Judging from the comments heard on radio and TV call-in shows in recent days, one would think Americans have never bought a laptop made in China, a cell phone made in Korea or a tomato grown in Mexico. Now they do not want any money in the stimulus bill to be spent outside the United States. Not only is that a dangerous (protectionist, isolationist, nationalist) attitude, it is also totally impractical!
We have been international traders since Europeans first landed on these shores. “Here,” we said to the native tribes, “are some beads and mirrors; now we will take your land.”
Yesterday, on one of my rare shopping trips (I hate shopping!), I bought a skirt made in Vietnam, a T-shirt made in Cambodia, undies from Thailand and Honduras, a stir-fry pan made in Taiwan, and a Calvin Klein shirt made in China; even my new “Bass ‘American’ Jeans” were made in the Dominican Republic!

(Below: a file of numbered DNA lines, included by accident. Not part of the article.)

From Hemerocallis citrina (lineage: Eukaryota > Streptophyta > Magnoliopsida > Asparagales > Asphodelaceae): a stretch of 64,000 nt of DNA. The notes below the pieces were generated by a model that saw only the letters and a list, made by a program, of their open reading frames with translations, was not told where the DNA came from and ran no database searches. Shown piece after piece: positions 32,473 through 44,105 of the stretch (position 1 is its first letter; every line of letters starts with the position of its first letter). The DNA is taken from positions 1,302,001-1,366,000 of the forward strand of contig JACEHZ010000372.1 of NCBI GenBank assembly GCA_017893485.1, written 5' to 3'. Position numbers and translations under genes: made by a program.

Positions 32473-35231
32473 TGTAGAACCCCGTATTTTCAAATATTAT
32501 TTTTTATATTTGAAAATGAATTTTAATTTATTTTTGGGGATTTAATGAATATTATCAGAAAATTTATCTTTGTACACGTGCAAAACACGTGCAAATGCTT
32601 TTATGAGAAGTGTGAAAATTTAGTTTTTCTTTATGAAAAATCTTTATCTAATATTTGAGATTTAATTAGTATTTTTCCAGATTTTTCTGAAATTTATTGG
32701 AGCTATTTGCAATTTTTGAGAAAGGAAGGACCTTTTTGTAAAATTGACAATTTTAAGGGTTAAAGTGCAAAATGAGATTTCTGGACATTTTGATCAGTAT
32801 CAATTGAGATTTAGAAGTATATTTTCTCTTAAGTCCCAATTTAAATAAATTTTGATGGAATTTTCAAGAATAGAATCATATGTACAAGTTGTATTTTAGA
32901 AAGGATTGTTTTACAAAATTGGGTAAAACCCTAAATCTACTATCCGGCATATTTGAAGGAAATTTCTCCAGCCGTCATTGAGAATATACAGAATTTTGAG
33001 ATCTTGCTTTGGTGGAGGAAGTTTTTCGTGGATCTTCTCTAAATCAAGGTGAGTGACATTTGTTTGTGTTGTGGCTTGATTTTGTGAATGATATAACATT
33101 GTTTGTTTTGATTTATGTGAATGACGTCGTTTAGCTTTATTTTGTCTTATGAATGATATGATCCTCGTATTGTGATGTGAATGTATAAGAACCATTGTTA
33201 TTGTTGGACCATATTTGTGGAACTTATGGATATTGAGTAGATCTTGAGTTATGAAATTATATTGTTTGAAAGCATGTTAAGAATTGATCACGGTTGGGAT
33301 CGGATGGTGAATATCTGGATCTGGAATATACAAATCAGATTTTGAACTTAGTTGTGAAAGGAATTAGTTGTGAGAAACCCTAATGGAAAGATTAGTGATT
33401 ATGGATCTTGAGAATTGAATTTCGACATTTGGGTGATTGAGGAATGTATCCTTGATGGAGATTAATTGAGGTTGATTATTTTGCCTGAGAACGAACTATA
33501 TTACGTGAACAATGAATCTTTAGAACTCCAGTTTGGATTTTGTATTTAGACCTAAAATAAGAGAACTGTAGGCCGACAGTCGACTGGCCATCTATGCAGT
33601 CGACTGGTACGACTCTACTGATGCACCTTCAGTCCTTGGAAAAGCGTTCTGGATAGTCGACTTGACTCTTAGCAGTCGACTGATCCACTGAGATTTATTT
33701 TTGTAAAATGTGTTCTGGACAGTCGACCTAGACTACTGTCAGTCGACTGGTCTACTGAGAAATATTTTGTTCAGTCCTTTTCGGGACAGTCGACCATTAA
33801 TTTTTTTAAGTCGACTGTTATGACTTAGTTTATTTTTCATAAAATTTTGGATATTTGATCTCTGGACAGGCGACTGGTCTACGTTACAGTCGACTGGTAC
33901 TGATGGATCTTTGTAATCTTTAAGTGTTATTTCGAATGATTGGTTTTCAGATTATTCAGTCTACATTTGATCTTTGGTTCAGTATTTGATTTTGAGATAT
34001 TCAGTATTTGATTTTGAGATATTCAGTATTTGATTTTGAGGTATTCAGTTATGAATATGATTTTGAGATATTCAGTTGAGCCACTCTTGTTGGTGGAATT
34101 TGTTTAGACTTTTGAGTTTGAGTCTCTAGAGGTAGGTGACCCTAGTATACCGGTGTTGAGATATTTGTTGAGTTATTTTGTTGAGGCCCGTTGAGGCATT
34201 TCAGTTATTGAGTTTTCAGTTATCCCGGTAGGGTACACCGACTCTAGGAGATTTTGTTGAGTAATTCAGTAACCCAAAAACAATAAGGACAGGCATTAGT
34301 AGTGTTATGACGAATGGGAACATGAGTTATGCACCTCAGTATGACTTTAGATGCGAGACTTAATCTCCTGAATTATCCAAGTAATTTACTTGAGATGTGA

Had equivalent American-made products been available, my shopping trip would probably have been two or three times as expensive. That is the story of international trade! We should not ban buying from abroad (although, we do already have too much stuff in our homes and offices – but that’s another story); what we should do is sell more to other countries.
In November 2008 (the most recent month for which figures have been released by the U.S. government), we imported $183.2 billion worth of stuff, and exported $142.8 billion worth; in other words, a $40.4 billion deficit. In just one month! That’s not good, but we do like our “stuff”, don’t we?
As a business woman, I meet peers every day of the week who have products or services to sell that are perfect for international markets, but they don’t have the interest or confidence to pursue this.
So, this is your challenge for today: if you make soap, find a distributor in Dubai this year; if you are a business consultant, explore a partnership will a colleague in Australia; if you are an artist, reach out to seek exhibit opportunities in Geneva, Moscow or Brussels. It can be done, and for the sake of the American economy, it should be done. And quit talking about “Buy American” – it’s counterproductive.
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